Usually, for one week each September, Brisbane becomes Australia's live music capital — even if a Melbourne survey generally claims otherwise. When BIGSOUND hits the city, it typically seems like every venue in Fortitude Valley is packed to the rafters with bands, industry folks and music-loving punters, all enjoying the latest and greatest tunes and talent the country has to offer.
There's nothing usual about 2020, though. And, yes, that applies to this beloved music-fuelled celebration. In fact, after announcing back in July that it would still forge ahead this year as a physical, BIGSOUND switched to a virtual-only affair.
Rather than four days of conferences, live festival showcases, secret shows and official parties, music fans can look forward to keynote addresses, online workshops, panels, discussions and an Australian artist showcase called The BIGSOUND50, all across a condensed two-day online program — on Wednesday, October 21 and Thursday, October 22.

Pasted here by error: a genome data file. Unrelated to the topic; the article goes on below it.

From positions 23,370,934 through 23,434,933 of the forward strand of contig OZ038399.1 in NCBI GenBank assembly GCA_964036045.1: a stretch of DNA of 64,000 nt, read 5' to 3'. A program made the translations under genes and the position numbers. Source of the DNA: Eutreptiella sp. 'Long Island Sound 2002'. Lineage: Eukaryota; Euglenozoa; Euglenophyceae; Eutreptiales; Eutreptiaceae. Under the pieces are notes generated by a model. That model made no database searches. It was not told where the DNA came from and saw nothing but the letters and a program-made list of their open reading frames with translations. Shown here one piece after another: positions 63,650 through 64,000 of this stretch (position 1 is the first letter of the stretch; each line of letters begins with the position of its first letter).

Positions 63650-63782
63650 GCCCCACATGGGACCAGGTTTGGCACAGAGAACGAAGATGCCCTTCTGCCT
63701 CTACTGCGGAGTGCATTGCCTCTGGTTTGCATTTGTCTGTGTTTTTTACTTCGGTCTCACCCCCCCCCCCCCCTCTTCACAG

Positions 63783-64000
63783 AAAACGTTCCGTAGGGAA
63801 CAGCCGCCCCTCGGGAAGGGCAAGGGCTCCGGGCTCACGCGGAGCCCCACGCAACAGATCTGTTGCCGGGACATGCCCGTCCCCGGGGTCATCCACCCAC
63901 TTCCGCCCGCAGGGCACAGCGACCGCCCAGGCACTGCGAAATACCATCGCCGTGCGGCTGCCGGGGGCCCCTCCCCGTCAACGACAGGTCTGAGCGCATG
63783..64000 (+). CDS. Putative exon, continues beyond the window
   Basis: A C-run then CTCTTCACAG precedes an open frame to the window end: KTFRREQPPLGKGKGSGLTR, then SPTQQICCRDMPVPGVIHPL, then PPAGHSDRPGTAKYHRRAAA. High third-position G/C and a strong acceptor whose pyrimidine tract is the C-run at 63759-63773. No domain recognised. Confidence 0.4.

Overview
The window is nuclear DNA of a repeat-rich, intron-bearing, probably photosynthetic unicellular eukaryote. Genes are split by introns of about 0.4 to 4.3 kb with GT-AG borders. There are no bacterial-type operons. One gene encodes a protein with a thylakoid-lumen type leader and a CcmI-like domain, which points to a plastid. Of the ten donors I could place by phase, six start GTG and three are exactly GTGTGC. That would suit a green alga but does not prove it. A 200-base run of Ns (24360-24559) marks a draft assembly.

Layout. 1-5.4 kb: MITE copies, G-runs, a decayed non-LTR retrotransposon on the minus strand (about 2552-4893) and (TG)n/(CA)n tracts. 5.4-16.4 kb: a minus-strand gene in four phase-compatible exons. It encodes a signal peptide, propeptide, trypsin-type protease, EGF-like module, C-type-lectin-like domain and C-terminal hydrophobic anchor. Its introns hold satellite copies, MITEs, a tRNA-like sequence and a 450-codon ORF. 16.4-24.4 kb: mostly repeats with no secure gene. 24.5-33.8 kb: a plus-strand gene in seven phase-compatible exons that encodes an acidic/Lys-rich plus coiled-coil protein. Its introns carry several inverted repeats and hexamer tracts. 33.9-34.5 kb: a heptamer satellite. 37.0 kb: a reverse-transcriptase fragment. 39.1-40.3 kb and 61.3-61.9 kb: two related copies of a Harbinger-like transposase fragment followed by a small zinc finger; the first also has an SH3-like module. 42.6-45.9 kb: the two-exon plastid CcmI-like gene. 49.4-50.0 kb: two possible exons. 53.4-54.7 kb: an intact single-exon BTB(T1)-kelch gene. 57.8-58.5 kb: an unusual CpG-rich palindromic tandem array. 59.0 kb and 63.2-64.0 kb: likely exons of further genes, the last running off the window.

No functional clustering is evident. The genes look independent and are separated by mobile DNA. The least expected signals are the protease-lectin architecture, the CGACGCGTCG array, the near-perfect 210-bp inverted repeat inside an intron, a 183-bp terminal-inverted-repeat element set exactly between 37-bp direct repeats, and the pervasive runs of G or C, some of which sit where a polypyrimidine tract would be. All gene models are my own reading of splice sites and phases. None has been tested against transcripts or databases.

Announcing the change in an emailed statement, BIGSOUND management advised that the shift in direction stems from "ongoing COVID-19 restrictions and domestic border closures"; however the festival will adjust. It'll also address the challenges of 2020 and what that means for the industry moving forward by focusing on three specific themes: community, survival and re-futuring.
Overseeing the virtual program are Janne Scott, BIGSOUND's creative director (and Splendour In The Grass' senior creative manager); Alethea Beetson, the event's First Nations producer and programmer; and conference programmer Tom Larkin. Beetson, as well as festival co-programmers Dominic Miller and Ruby-Jean McCabe, will select the artists featured in The BIGSOUND50.
Past BIGSOUNDs have showcased everyone from Gang of Youths, Flume, Tash Sultana and Courtney Barnett to San Cisco, Violent Soho, Methyl Ethel and The Jungle Giants, so its program is usually a very reliable bellwether of current and up-and-coming talent.
Top image: Keynote speaker Mo'Ju at BIGSOUND in 2019